I’m about to give you 2 free hours in your lifetime, that can be used for *any* purpose you select.
If you are tempted to watch the Netflix offering “Escape from Tomorrow,” let me save you the time that you’d spend watching it. one and a half hours of wasted time, that is now yours. I will provide you a quick summary below, if you are still curious. But please don’t be curious; this is not a bad movie that’s so “bad” that you’d want to see it. It is just bad. Even my son Michael, who’s very young and has some time to spare, gave this movie a one-star rating (he tried to stay until the very end)
Warning: Spoilers follow !!
This movie was filmed at DisneyWorld, without permission from Disney. You can see that the crowd shots are real, the venue is very real and all the actors do well in mingling with the crowds while trying to shoot their scenes. There are several extended shots of the actors in the rides, and this would have been a very easy activity to conceal. Where stealth was not an option (say, an extended dialogue scene) they put the actors in front of a blue-screen background.
This is an interesting concept, but don’t be tempted to watch the movie just for that. Watching an extended home movie gets boring fast, and the plot of the movie (an engineer going insane after being fired from his job, during a vacation at DisneyWorld) is just barely passable.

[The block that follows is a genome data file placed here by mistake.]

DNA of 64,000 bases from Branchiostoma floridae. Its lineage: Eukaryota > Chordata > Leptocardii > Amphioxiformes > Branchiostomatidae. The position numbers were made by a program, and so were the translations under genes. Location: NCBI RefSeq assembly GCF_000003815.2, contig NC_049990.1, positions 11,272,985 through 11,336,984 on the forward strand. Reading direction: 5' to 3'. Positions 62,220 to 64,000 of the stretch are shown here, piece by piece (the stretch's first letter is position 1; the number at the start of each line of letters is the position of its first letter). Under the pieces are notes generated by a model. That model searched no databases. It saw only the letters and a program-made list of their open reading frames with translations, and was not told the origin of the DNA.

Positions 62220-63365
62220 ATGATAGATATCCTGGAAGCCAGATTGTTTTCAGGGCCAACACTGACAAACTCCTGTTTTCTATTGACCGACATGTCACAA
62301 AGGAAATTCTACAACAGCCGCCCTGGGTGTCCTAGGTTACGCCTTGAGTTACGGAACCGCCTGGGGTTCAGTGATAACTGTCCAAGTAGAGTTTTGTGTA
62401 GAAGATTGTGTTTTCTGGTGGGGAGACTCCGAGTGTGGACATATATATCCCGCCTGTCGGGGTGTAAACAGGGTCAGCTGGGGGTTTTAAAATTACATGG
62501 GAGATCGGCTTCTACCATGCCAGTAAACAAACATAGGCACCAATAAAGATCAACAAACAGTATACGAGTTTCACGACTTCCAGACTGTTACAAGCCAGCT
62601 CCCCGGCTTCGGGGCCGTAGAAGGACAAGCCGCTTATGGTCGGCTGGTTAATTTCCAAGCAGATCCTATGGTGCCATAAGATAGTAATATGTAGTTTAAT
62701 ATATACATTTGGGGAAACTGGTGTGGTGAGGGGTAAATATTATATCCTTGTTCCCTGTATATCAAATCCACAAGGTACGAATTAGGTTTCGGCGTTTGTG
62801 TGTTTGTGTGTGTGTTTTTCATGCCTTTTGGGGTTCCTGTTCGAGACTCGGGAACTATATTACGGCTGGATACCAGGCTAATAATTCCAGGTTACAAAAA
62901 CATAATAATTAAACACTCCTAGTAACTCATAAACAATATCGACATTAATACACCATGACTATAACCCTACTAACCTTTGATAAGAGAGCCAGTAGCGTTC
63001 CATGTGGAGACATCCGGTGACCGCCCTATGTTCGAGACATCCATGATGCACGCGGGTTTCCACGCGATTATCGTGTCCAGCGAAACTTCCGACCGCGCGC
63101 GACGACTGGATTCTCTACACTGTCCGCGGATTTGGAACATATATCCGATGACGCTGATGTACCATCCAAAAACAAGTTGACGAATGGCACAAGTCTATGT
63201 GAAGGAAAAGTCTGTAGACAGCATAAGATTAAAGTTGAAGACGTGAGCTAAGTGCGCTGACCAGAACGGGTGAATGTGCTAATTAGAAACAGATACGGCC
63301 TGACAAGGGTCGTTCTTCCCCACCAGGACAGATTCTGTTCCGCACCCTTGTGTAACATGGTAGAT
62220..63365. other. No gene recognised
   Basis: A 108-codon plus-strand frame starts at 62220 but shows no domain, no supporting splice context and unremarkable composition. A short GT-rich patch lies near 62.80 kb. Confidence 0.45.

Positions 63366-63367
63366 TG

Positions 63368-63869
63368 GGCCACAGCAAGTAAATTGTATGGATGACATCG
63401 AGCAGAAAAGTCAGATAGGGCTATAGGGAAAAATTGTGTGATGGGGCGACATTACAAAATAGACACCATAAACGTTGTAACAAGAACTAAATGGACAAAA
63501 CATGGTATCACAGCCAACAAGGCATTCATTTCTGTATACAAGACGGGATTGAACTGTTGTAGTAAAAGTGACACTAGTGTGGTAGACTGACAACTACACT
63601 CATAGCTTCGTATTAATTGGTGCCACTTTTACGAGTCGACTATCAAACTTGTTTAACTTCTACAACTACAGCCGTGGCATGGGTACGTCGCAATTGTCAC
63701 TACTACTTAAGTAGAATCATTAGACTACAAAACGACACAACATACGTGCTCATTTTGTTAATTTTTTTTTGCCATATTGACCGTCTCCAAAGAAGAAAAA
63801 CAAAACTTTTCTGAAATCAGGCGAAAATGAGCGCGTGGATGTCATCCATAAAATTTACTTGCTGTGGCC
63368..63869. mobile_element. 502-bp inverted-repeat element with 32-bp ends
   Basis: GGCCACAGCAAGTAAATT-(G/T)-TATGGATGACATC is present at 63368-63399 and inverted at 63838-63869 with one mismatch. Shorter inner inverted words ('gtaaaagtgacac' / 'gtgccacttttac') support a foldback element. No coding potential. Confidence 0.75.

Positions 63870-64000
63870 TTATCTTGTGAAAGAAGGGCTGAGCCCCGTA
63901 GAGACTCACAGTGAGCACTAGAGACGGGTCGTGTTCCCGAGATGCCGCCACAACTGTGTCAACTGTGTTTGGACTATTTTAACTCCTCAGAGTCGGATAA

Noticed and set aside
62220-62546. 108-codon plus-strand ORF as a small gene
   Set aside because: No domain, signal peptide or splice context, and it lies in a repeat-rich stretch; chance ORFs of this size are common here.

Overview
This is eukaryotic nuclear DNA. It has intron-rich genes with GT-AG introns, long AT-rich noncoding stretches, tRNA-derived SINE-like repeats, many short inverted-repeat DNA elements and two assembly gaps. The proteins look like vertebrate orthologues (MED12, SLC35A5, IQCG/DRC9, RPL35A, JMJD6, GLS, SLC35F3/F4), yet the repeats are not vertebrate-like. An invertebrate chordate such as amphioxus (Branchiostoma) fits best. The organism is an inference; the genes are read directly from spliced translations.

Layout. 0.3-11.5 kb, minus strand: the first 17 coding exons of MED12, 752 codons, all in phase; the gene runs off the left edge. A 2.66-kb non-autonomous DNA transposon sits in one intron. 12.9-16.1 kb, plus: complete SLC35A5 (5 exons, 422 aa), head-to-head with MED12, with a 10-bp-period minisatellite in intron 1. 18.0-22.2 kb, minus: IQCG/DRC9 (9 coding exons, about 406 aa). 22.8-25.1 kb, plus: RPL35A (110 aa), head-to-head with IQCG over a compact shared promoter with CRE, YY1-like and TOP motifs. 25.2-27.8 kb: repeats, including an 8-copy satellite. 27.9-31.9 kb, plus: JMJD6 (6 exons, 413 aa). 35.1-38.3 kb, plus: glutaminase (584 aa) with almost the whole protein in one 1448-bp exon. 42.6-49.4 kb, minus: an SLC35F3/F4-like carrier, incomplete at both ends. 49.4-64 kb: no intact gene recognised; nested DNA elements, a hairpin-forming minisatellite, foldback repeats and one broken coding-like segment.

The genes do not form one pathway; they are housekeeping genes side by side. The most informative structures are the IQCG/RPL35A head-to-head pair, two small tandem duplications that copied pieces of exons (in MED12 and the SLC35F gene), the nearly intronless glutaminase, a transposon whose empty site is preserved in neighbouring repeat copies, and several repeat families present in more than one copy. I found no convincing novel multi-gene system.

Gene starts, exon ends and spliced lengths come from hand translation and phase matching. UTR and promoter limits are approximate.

Are there interesting points? Yes. Let me outline a few but these are the only bright moments in a really dull film:
Since Disney owns the characters, music and logos, you will see from time to time a “blacked-out” part of the screen to hide the Disney name. There’s even a sonic bleep when the word Disney is uttered. Also, it is a little disconcerting (yet fascinating) to see the
It’s-A-Small-World ride being filmed with an equally annoying and cloying replacement song that is used by the film makers. However, the images of Donald, Mickey and Pluto greeting park guests is used; I guess this is in the public domain, somehow.
Having some of the Disney images turned into demonic versions of themselves (while the main character is going mad) is interesting. But these are short 1-second snippets which are infrequent.
The subplot of a former princess cast-member turning into a sexual predator gets your attention. Give this film an extra star if you’ve ever wanted to have a tryst with the Evil Queen from Snow White.
This is a 30-second sequence that you’ll remember.
Some special effects shots showing EPCOT blowing up are memorable.
The subplot of the main character stalking some teenage French babes is not memorable.
There you have it. I hope I have not piqued your interest; my descriptions are probably more entertaining than the film itself.
If you want further information, here’s the review
from RogerEbert.com; I’m afraid it will just increase your interest in the film.